Despite the assertive statements of celebrity atheists, national book tours denouncing God and the perennial docket of court cases challenging the presence of religion in the public square, most Americans believe in God and many regularly practice their faith. Heritage research on the newly launched FamilyFacts.org shows that 75 percent of American adults believe in God and another 11 percent in some higher power.
Many Americans take their faith a step further—almost 40 percent of all adults act on that belief by attending religious institutions at least once a week, and over half of adults surveyed say they pray at least daily. These religious beliefs and practices can have a profoundly positive impact on civil society and defend against much of the social breakdown threatening communities.
For instance, regular religious observance has been associated with helping to sustain intact families, raise healthy adolescents, and even maintain good health. Families who frequent religious institutions tend to have higher marital satisfaction and fidelity, fewer incidents of domestic violence, and greater conflict resolution. The religious practice of parents also seems to have a significant impact on how adolescents will view marriage, pre-marital sex, and cohabitation. Likewise, adolescents whose families regularly attend church services are less likely to be sexually active or experience teen pregnancy.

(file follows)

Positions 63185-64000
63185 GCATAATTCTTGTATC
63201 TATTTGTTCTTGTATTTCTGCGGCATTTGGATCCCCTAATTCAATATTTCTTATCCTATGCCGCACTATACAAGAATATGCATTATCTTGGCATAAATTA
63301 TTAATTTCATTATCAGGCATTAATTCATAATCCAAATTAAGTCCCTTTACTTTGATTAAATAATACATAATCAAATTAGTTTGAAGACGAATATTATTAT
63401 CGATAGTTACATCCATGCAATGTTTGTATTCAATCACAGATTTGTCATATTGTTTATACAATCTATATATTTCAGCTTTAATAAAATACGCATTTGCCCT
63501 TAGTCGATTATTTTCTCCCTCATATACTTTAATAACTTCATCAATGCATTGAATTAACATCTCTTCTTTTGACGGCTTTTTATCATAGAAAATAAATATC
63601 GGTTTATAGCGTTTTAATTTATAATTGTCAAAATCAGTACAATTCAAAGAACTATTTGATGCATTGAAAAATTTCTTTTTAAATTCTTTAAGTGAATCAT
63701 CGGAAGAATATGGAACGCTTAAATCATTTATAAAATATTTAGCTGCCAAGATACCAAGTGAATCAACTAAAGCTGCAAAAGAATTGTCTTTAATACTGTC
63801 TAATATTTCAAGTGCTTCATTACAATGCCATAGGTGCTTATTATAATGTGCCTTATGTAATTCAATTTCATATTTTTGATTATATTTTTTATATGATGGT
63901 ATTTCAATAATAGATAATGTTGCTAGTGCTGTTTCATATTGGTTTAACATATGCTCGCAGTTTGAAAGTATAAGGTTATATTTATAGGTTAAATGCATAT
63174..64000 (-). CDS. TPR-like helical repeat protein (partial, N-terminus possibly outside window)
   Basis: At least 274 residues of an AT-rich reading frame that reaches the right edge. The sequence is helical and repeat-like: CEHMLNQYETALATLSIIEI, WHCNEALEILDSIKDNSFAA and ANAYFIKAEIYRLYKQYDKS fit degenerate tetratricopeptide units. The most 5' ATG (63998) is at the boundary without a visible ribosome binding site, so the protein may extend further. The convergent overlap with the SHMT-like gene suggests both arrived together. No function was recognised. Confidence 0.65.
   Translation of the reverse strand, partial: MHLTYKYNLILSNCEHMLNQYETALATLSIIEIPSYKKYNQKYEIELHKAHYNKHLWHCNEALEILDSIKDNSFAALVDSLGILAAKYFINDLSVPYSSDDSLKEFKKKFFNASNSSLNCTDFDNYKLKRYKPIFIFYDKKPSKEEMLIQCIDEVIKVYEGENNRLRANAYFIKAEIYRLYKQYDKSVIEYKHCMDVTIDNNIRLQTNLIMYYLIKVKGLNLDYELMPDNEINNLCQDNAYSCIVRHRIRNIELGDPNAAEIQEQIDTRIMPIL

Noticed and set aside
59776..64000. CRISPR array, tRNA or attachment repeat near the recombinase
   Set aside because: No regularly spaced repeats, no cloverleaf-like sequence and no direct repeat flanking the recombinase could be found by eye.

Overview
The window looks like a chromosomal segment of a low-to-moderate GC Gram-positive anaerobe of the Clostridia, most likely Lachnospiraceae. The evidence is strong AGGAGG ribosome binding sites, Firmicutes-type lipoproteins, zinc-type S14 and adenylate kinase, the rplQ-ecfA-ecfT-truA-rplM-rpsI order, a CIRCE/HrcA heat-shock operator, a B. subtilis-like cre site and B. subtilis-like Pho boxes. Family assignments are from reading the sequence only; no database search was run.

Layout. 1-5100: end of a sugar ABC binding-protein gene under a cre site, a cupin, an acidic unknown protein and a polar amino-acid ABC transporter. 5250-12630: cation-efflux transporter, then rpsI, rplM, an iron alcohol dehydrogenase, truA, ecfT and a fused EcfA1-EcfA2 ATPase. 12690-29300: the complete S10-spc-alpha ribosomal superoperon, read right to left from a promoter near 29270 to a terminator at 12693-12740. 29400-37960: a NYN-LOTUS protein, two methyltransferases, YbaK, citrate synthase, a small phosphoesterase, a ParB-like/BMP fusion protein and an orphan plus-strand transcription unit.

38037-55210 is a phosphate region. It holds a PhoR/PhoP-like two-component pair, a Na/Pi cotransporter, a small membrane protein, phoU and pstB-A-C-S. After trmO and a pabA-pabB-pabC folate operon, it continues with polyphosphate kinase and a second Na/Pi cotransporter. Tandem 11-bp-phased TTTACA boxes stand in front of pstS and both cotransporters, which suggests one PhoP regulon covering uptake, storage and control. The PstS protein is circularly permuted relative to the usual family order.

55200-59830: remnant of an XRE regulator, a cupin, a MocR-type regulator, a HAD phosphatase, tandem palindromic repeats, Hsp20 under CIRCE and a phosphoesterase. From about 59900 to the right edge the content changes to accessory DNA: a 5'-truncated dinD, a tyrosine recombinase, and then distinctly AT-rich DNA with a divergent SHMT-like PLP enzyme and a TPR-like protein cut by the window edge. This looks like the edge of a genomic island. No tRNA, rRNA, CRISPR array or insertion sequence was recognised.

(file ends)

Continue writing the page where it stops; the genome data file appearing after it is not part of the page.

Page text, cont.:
Men and women who frequent religious institutions tend to have lower stress levels, are less likely to die from cancer, and have better psychological health than adults who seldom or never attend religious worship. The effect of familial religious attendance can even impact the health of the next generation, as children and teens from households with frequent observance are less likely to report feeling lonely or having episodes of depression.
The benefits of religious practice to individuals and families are important to maintaining strong communities and a thriving civil society. With four out of 10 children now born outside of marriage and more than half of all families in poverty headed by single parents, the economic and social consequences of family dissolution are hard to ignore. The effects of religion on civil society should not be overlooked when addressing the most pressing problems in American culture.
To learn more about the role of family and religious practice in maintaining limited government and civil society in America, visit FamilyFacts.org.